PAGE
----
hile politics and painting don’t necessarily go hand-in-hand, a select group of world leaders have made painting their pastime. Ulysses S. Grant, Dwight D. Eisenhower, Jimmy Carter, Sir Winston Churchill, and Edi Rama have recently added to their ranks the 43rd U.S. President, George W. Bush. He’s still learning, and still improving his understanding of light, perspective, and color, but he’s made significant strides in his few years of artistic experimentation. His new book, Portraits of Courage: A Commander in Chief’s Tribute to America’s Warriors, includes a four-panel mural and 66 paintings of men and women in the U.S. military that he’s come to meet, know, and admire.
“The artist known as W,” as several publications have affectionately called him, found his way into a world of oil on canvas quite by accident. In March 2012, historian John Lewis Gaddis visited Bush at his Dallas office during a book promotion tour. The conversation eventually shifted to Churchill’s famous essay, “Painting as a Pastime,” which the Yale University professor had recommended to his students. Although Bush admitted to being “an art-agnostic all my life,” he read the essay because of his “admiration for Churchill,” and immediately became inspired.
Bush’s journey started when Pam Nelson, an artist and family friend, recommended the services of her friend Gail Norfleet, a “notable and talented Dallas artist.” When she asked him about immediate objectives, he said, “Gail, there’s a Rembrandt trapped in this body. Your job is to liberate him.”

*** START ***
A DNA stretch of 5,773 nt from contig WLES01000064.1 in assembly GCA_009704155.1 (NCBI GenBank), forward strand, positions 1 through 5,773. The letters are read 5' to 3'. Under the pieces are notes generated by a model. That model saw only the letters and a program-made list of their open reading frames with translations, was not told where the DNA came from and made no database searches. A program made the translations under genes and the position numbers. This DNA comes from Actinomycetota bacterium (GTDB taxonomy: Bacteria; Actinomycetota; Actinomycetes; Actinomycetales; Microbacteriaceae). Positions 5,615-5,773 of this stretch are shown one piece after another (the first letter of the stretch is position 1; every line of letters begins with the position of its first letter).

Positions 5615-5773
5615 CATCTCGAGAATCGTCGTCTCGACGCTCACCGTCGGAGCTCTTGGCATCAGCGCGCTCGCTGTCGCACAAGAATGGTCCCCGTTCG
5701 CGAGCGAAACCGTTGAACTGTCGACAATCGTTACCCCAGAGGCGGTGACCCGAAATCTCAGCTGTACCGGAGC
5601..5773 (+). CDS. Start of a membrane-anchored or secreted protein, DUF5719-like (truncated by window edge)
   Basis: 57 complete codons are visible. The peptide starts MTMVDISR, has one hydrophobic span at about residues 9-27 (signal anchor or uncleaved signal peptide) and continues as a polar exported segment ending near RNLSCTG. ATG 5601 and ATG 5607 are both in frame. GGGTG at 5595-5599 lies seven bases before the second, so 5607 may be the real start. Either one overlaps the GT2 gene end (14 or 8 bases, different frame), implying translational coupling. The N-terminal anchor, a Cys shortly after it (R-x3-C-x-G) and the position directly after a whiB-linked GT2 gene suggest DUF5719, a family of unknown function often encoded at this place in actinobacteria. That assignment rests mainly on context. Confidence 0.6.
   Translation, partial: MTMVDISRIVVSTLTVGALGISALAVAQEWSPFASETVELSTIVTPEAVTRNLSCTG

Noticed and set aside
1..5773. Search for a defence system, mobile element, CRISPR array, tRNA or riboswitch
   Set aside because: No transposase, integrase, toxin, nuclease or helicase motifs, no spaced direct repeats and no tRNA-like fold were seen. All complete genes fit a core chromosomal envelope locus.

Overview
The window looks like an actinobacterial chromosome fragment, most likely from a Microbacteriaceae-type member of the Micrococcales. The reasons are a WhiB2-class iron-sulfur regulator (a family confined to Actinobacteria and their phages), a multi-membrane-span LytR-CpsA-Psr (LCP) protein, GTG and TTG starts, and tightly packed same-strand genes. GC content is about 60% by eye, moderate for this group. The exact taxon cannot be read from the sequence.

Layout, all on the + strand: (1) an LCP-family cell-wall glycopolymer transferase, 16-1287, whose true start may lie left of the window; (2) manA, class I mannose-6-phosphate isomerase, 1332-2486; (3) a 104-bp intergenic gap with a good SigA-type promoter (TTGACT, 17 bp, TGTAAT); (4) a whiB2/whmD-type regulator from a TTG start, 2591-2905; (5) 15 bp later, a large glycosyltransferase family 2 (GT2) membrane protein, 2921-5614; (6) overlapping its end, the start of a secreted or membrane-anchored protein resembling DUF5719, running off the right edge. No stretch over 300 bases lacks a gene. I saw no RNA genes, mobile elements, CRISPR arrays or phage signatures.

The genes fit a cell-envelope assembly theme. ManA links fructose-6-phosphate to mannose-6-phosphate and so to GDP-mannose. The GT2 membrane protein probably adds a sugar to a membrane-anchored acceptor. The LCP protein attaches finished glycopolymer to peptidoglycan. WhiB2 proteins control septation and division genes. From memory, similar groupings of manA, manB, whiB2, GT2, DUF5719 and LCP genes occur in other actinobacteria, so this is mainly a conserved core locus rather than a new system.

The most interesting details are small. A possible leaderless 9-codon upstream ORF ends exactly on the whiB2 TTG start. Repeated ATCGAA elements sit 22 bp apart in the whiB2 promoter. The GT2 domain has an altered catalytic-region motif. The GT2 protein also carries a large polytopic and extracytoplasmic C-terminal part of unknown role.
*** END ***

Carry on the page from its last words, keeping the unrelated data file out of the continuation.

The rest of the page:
After a bit of hemming and hawing, the Rembrandt-to-be selected white paint and Burnt Umber (he had never heard of the latter color, but “liked the name, which reminded me of Mother’s cooking”) and successfully painted a cube. This was followed by a watermelon, and an apple. He moved on to animals and landscapes, following his teacher’s advice “to paint what I liked.” Upon the suggestion of Norfleet’s mentor, Roger Winter, he painted portraits of world leaders including Vladimir Putin, Tony Blair, Canada’s Stephen Harper, and others.
He has also worked with Texas Christian University art professor Jim Woodson, who taught him to “limit my palette to two reds, two yellows, phthalo blue, and white, and I learned to mix colors from the primaries.” This advice helped immensely in his paintings of cacti, water lilies, and hats. He also followed Woodson’s recommended technique of impasto, which involves “larger canvases, larger brushes, and larger amounts of paint.”
Bush has “been painting ever since.” His quest to become “a student of art” inspired him to take an online art history course at the Museum of Modern Art. His book highlights the artists most influential on his artistic flair and painting style—those of the Impressionist period, and the contemporary artists Lucien Freud, Jamie Wyeth, and Fairfield Porter.
The inspiration for Portraits of Courage came from his recent association with artist Sedrick Huckaby, who suggested that Bush “paint people whom I knew but others didn’t.” This led the president to start painting some of the wounded warriors he met during W100K mountain bike rides and Warrior Open golf tournaments.